Ada for Microsoft Windows Design Automation
Form U131-0594 WINDOWS.TXT
Ada Information Clearinghouse, 1-800/AdaIC-11 (232-4211), 703/685-1477
Fault-tolerant system design requires a special class of engineering methods and tools. Although not well known to system designers who do not deal directly with fault-tolerance issues, the methods have proven useful for a variety of applications. As one example in particular, the technique of Markov modeling has played a significant role in system reliability analysis since the advent of fault-tolerant applications during the 1960’s. More recently, Markov modeling and computer-aided techniques have been combined to assist the engineer in model construction and automatic evaluation. Along these lines, we have developed a Markov modeling tool called CARMS to provide extensive fault-tolerant design support. CARMS is implemented in Ada for the Microsoft (MS) Windows operating environment.
A personal computer running MS-Windows has become one of the most popular platforms for computer-aided design and engineering (CAD/CAE) applications. Commercial tool developers target Windows to achieve the largest sales impact. However, it also has developed a reputation as an unwieldy, difficult-to-program interface. Both program reliability and complexity are stumbling blocks to the first-time Windows developer. As Ada has excellent constructs for managing complexity and improving robustness of software, it seemed only natural to select an Ada development environment to create the reliability evaluation tool CARMS. We thus have a reliable language for handling reliability evaluation.
As the design tools are considered only one part of a set of tools at the disposal of the user, we were concerned about the role of tool interaction and integration. Our overall goals were to apply integration techniques to system-level performance and reliability tools and use:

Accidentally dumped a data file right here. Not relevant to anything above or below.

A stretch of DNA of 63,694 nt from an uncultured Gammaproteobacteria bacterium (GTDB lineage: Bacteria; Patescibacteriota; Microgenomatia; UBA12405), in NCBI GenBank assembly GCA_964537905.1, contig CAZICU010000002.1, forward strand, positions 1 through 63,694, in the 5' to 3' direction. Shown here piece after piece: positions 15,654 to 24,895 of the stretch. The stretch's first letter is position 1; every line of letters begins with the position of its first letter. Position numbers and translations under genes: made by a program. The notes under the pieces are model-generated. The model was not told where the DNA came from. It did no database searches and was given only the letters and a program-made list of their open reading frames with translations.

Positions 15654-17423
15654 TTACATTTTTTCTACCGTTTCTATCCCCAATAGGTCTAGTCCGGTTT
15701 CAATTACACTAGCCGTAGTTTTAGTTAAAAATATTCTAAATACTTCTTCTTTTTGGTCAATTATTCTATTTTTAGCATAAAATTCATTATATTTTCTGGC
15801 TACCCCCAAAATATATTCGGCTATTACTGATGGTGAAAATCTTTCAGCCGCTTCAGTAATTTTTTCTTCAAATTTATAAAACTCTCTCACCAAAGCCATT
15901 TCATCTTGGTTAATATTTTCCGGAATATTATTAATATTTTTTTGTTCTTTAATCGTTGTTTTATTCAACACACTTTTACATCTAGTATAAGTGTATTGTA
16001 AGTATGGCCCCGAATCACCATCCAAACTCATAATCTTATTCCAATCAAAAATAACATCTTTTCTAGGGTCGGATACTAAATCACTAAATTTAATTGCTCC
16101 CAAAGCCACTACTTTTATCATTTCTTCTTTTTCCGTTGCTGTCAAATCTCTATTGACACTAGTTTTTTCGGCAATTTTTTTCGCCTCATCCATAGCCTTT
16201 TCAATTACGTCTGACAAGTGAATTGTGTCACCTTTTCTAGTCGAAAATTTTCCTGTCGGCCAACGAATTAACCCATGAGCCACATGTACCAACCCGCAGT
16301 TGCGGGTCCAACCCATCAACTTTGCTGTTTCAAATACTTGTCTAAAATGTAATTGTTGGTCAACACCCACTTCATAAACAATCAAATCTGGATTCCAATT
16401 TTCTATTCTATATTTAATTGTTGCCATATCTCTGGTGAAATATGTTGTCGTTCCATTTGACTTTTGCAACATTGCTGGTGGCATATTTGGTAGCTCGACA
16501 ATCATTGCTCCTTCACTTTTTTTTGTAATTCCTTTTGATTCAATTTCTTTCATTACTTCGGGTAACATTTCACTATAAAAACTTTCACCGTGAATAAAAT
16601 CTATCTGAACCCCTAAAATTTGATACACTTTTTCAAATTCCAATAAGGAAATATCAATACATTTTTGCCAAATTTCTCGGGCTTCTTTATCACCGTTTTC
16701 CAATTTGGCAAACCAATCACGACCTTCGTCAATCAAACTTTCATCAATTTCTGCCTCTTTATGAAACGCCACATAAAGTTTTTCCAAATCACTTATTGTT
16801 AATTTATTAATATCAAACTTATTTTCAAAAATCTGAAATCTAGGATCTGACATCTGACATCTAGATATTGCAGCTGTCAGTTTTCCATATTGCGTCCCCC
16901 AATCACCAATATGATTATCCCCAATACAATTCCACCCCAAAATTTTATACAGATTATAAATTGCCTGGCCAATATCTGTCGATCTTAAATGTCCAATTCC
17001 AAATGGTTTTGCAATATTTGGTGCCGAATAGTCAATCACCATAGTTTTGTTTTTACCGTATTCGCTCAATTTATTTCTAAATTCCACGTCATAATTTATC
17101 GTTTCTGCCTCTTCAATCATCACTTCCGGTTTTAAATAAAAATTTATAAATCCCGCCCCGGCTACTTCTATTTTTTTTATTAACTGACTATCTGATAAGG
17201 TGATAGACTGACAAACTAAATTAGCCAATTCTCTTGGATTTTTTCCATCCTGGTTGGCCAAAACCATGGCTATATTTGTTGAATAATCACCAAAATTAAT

To achieve these goals, we used MS-Windows, Ada, a portable ES interpreter, and automatic code generation. For improving abstraction, maintenance, and reliability on such a large project, Ada constructs such as packages, generics, tasking, type checking, and exception handling all proved useful. Above all, the key was to adapt to a Windows environment perspective while using sound Ada software engineering fundamentals as a guide.
CARMS (computer-aided rate modeling and simulation) is an integrated Markov modeling and evaluation tool designed to solve a wide range of stochastic time-dependent, prediction-oriented problems. In particular, it excels as a general purpose tool suitable for reliability, maintainability, and availability prediction.
To give an idea of a Markov modeling application area, consider the historical example of the reliability analysis for the Voyager spacecraft project. The Voyager design relied on redundant components to achieve high reliability and fault tolerance for a long-term space mission. The analysis used some of the fundamental concepts of Markov modeling, but before the interactive tools were available. Obviously, a detailed analysis and good decisions on where to place redundancy eventually paid off. Voyager is still running!